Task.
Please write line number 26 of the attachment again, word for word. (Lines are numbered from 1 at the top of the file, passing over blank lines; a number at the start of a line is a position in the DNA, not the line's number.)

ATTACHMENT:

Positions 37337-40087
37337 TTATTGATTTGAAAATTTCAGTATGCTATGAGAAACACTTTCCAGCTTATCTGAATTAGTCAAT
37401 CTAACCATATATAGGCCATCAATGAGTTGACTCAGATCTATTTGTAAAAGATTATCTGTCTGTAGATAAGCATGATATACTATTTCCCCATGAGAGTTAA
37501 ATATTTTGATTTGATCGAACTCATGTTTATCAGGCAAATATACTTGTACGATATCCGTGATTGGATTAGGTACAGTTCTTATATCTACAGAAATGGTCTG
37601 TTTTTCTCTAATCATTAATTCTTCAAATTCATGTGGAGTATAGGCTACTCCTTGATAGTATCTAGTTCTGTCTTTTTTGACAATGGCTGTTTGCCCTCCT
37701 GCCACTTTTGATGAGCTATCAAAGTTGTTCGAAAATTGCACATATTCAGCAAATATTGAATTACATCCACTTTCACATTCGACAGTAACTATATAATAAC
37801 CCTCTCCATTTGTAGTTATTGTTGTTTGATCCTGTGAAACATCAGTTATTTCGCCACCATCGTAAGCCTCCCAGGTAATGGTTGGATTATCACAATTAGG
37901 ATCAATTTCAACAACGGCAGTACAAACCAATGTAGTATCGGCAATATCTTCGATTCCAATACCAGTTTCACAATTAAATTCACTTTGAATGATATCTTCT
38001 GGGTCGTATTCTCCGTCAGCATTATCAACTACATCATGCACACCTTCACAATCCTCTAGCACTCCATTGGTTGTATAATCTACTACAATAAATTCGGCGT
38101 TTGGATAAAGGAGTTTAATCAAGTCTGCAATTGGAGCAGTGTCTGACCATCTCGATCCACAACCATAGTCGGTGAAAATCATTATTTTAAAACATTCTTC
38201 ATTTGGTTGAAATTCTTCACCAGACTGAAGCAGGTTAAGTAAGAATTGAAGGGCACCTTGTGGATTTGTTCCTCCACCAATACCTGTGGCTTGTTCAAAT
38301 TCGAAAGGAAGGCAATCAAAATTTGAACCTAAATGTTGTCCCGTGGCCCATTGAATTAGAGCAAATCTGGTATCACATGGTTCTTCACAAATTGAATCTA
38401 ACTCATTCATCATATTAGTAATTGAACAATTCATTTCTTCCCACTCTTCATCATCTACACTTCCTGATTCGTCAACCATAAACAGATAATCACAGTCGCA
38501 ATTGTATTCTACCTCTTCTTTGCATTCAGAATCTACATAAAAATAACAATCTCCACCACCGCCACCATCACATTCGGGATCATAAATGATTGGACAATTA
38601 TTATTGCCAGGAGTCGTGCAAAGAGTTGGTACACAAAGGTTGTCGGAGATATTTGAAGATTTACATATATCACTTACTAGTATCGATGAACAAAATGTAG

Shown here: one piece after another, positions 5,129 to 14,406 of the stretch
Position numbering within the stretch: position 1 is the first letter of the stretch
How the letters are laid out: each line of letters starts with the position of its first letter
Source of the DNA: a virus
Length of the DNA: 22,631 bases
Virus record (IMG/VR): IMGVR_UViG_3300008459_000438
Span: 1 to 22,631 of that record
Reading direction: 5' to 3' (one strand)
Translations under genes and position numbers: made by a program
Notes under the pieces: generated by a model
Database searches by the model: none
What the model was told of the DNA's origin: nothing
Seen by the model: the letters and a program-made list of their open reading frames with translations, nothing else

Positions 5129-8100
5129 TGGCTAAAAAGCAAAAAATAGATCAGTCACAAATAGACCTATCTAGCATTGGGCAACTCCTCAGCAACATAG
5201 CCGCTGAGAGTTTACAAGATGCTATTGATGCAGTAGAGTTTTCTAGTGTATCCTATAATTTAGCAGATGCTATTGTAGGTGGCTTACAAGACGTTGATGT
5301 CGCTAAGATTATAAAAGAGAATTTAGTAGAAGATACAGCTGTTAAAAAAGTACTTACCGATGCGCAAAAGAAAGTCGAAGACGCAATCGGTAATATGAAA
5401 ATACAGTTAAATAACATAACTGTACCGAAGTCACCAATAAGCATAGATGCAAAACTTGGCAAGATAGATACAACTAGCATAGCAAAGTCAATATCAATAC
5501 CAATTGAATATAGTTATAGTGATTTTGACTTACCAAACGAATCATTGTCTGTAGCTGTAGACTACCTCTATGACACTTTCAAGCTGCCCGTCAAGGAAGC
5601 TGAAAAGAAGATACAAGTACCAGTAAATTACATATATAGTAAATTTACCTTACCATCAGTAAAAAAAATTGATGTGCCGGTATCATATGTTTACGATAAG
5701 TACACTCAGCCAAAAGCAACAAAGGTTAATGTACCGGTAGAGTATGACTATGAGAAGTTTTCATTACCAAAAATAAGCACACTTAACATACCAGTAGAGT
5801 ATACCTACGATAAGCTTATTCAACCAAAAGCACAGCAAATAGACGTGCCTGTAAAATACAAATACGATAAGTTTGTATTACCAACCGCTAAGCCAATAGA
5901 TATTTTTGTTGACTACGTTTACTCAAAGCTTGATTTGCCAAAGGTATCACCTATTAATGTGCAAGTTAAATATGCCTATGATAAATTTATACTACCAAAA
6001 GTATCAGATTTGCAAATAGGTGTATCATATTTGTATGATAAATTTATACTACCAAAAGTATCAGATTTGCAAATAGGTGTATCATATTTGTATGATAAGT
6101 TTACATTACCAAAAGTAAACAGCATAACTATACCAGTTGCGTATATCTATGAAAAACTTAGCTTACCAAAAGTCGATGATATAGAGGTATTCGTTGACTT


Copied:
Database searches by the model: none